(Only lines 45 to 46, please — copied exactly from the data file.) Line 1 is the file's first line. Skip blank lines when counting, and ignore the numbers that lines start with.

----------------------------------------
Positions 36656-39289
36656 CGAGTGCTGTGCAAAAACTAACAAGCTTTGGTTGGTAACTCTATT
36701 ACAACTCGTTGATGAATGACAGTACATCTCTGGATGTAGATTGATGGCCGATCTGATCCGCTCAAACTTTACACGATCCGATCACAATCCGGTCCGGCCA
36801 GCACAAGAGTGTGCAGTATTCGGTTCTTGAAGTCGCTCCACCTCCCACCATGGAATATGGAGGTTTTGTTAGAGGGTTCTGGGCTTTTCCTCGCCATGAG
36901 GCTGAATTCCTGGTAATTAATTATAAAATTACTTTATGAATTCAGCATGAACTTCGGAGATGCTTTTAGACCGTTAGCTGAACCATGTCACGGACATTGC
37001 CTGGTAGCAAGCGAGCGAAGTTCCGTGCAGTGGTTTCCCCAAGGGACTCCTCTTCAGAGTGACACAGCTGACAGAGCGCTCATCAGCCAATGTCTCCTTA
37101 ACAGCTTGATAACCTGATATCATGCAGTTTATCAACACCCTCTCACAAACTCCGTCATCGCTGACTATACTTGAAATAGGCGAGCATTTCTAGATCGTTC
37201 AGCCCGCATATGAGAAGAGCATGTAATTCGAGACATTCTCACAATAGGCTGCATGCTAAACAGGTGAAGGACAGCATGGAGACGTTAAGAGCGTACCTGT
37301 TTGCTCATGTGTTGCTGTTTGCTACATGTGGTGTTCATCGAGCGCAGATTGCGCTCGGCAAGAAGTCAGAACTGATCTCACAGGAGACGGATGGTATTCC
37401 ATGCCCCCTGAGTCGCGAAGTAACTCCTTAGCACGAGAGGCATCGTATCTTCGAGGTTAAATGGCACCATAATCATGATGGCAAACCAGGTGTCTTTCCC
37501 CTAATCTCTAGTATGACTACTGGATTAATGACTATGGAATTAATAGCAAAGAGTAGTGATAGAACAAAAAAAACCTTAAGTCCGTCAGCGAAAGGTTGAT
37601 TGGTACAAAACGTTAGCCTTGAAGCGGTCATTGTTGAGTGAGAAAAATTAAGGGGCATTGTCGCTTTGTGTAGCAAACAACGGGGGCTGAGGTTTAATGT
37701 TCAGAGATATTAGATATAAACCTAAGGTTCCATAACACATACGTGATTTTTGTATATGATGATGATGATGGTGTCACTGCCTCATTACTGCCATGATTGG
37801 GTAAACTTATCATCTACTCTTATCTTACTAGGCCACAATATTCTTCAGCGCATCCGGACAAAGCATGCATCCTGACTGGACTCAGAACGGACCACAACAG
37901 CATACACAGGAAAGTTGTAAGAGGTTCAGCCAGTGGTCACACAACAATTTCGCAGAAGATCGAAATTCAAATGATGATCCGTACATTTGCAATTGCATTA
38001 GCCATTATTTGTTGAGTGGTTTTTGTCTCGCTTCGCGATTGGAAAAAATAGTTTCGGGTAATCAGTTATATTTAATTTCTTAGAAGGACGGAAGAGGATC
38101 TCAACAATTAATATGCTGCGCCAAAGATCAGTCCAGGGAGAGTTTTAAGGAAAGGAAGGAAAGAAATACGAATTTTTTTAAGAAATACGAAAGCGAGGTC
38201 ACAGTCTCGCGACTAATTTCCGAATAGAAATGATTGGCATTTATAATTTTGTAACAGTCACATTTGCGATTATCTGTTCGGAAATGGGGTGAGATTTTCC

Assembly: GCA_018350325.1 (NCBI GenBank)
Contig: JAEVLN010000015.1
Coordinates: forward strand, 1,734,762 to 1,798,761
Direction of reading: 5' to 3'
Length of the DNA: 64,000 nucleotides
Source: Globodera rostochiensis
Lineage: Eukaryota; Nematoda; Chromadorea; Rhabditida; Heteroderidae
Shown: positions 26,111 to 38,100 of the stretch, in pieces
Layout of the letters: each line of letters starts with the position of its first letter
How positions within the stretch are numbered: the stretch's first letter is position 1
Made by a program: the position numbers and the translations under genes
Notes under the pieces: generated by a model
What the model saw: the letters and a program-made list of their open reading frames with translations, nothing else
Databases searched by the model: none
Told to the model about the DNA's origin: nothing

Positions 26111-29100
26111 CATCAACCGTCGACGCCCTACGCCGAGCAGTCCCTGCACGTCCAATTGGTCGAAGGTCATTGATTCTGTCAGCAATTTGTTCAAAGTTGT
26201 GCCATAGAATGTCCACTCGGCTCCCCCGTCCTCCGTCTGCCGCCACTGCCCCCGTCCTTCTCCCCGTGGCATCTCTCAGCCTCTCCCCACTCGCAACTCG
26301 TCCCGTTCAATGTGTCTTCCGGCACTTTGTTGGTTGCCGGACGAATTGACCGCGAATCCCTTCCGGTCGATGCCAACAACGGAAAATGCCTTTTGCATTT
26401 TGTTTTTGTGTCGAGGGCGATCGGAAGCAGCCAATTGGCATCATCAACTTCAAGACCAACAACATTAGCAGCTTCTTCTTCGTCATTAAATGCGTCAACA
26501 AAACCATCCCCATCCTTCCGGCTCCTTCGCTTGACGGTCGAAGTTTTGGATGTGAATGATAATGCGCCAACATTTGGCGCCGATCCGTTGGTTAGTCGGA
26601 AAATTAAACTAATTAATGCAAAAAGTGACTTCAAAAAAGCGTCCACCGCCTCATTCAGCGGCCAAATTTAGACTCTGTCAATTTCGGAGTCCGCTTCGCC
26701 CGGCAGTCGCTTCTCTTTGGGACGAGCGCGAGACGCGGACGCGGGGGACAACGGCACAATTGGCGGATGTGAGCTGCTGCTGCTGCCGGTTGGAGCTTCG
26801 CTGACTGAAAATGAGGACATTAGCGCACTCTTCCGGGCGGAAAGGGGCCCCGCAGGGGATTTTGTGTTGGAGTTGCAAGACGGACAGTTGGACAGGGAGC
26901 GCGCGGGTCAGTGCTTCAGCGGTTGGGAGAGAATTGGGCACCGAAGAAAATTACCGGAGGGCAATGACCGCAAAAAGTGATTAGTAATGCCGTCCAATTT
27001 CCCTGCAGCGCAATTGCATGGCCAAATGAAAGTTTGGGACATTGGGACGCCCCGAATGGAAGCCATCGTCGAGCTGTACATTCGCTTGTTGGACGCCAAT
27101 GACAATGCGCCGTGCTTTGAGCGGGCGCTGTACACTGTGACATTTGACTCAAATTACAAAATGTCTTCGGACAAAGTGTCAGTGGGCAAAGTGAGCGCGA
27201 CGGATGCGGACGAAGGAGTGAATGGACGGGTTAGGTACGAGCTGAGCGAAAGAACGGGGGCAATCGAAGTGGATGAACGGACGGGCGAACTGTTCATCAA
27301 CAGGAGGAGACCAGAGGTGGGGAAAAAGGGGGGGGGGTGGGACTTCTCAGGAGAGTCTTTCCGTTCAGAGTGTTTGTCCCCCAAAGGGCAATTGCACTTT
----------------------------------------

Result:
27101 GACAATGCGCCGTGCTTTGAGCGGGCGCTGTACACTGTGACATTTGACTCAAATTACAAAATGTCTTCGGACAAAGTGTCAGTGGGCAAAGTGAGCGCGA
27201 CGGATGCGGACGAAGGAGTGAATGGACGGGTTAGGTACGAGCTGAGCGAAAGAACGGGGGCAATCGAAGTGGATGAACGGACGGGCGAACTGTTCATCAA